There was also the curious decision to allow Jamie Carragher to sign a contract extension in the final hours of the old Hicks and Gillett regime. Carragher is needed at Liverpool, at least to remind players of their responsibilities. But he is fading fast as a player. His personality may be reason enough to keep him at Liverpool and he was close to the departed managing director Christian Purslow as well as being a supporter of Hodgson's.

But if he had any say in recommending Hodgson, then foresight is not one of Carragher's attributes.

Hodgson, it is said, would never have got the job if Liverpool were not in such crisis. After the divisive final year of Rafa Benitez, some felt that Liverpool needed a unifying figure. Instead they got Roy Hodgson.

It is unprecedented in modern times for the appointment of a Liverpool manager to be met with such a lack of enthusiasm. Some blame this entirely on the unwavering loyalty of a large section of Liverpool supporters to Benitez.

This phenomenon in itself is never explored. Football fans are usually castigated for their fickleness. Yet here is a group being condemned for their steadfastness, primarily because it doesn't fit in with the agenda that all that went wrong at Liverpool was Benitez's fault.

The problem now is not Benitez but Hodgson, despite the recent victories. If Purslow wanted somebody to help the supporters forget about Benitez, he could not have picked a worse man. His appointment was met with no enthusiasm and a repeated mantra from most that he needed time. Liverpool supporters, apathetic at best, seemed to be willing patience on themselves.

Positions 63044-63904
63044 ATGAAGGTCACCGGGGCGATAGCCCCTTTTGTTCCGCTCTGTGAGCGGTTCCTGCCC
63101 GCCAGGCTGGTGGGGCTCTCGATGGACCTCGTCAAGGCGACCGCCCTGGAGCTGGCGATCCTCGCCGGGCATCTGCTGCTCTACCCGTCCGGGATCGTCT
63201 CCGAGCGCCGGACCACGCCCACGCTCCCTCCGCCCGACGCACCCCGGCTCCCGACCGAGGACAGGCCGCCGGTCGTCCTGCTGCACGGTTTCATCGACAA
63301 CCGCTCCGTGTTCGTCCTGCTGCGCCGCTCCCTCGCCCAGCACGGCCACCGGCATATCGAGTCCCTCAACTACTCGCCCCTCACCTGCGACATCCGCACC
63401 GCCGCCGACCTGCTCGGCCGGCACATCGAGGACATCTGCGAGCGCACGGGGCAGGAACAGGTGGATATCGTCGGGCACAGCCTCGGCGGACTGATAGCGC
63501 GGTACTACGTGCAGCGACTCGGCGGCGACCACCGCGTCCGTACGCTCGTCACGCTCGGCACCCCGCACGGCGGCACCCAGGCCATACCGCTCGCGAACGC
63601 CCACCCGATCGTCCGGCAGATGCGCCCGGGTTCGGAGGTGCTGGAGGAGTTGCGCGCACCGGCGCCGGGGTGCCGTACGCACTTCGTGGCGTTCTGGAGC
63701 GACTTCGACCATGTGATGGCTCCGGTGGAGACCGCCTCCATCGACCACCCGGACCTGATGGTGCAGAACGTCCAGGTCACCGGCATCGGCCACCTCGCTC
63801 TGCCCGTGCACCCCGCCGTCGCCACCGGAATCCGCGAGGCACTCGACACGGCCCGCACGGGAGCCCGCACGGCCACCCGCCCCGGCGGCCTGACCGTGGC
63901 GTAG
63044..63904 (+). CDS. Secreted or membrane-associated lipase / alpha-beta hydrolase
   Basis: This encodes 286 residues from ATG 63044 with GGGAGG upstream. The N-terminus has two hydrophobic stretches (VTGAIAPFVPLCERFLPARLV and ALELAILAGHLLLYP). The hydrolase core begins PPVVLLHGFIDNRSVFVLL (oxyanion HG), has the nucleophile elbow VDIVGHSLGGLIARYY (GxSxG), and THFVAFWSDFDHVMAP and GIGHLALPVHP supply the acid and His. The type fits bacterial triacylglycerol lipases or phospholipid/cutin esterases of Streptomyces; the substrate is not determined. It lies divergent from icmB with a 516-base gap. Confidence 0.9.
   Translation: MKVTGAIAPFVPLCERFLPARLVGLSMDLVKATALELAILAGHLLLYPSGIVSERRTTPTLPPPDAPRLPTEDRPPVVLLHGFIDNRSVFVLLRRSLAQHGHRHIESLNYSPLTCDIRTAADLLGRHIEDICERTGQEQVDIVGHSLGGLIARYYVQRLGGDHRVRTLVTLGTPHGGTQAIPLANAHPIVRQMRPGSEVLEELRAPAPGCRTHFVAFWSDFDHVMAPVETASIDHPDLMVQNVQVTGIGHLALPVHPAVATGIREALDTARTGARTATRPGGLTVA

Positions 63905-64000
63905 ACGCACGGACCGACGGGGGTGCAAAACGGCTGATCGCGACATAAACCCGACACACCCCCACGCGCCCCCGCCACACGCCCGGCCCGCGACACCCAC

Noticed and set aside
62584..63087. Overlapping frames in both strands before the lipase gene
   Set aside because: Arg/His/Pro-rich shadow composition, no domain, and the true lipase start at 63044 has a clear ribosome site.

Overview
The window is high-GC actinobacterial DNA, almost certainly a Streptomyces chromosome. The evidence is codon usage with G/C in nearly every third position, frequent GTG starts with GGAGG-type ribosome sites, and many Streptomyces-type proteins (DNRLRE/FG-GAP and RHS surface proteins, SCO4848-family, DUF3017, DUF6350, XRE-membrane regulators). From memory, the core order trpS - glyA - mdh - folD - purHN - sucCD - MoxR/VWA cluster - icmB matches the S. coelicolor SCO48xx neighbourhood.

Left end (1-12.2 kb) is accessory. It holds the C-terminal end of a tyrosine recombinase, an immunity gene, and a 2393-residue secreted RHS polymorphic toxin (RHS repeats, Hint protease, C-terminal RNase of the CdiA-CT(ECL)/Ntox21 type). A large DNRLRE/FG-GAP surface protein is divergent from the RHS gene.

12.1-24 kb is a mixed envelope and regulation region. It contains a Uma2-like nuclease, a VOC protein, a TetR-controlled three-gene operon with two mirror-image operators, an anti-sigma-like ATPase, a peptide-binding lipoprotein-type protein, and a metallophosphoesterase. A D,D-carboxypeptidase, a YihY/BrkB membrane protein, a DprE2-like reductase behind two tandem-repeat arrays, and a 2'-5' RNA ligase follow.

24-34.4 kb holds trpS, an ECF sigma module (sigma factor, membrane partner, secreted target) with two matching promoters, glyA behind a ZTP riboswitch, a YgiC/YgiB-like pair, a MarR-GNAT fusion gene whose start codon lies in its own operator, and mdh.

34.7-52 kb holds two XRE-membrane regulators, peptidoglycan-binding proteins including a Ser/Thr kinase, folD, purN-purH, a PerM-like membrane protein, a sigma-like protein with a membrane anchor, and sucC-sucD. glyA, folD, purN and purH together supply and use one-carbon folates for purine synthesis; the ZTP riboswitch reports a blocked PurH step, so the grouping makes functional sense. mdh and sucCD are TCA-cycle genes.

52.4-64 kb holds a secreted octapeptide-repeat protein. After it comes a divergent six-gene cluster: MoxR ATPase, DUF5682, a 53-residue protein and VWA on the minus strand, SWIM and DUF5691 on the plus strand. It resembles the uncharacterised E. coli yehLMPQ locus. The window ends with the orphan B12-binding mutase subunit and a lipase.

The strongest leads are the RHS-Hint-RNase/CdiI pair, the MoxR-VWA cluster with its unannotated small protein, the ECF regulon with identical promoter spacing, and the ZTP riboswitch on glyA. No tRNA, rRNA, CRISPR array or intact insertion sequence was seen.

But there is no need to give a manager who has been in football 30 years time. If Howard Wilkinson had been appointed, few would have said give him time. Hodgson has a body of work which allows people to judge his appointment immediately: he is a Fulham manager managing Liverpool, as demonstrated by his reaction to any criticism.

Last weekend's victory was Hodgson's first away victory in the Premier League in 442 days. These were mainly good days for Hodgson; 442 days when he was feted and became manager of the year. Nobody noticed or cared that Fulham went most of last season without an away league victory. At Liverpool, they notice.

Since Liverpool's defeat to Everton, things have improved. At home to Blackburn, Liverpool attacked and hustled with purpose for the first time this season. Against Bolton, they got a break in a dull game and Gerrard won it for them on Thursday. But they are Hodgson victories and he will take them any way he can.

He has welcomed the arrival of NESV and the appointment of Comolli. He has welcomed everything and even apologised to Benitez. But Hodgson is isolated now. The men who appointed him have gone. He is working beyond his abilities and has problems above his pay grade.

John W Henry arrived, making sense and bringing reason. It may require one act of ruthlessness if Liverpool are truly to begin making progress.

Liverpool v Chelsea,

Sky Sports 1, 4.0

Sunday Independent

Read More

Promoted articles

Editor's Choice

Also in Sport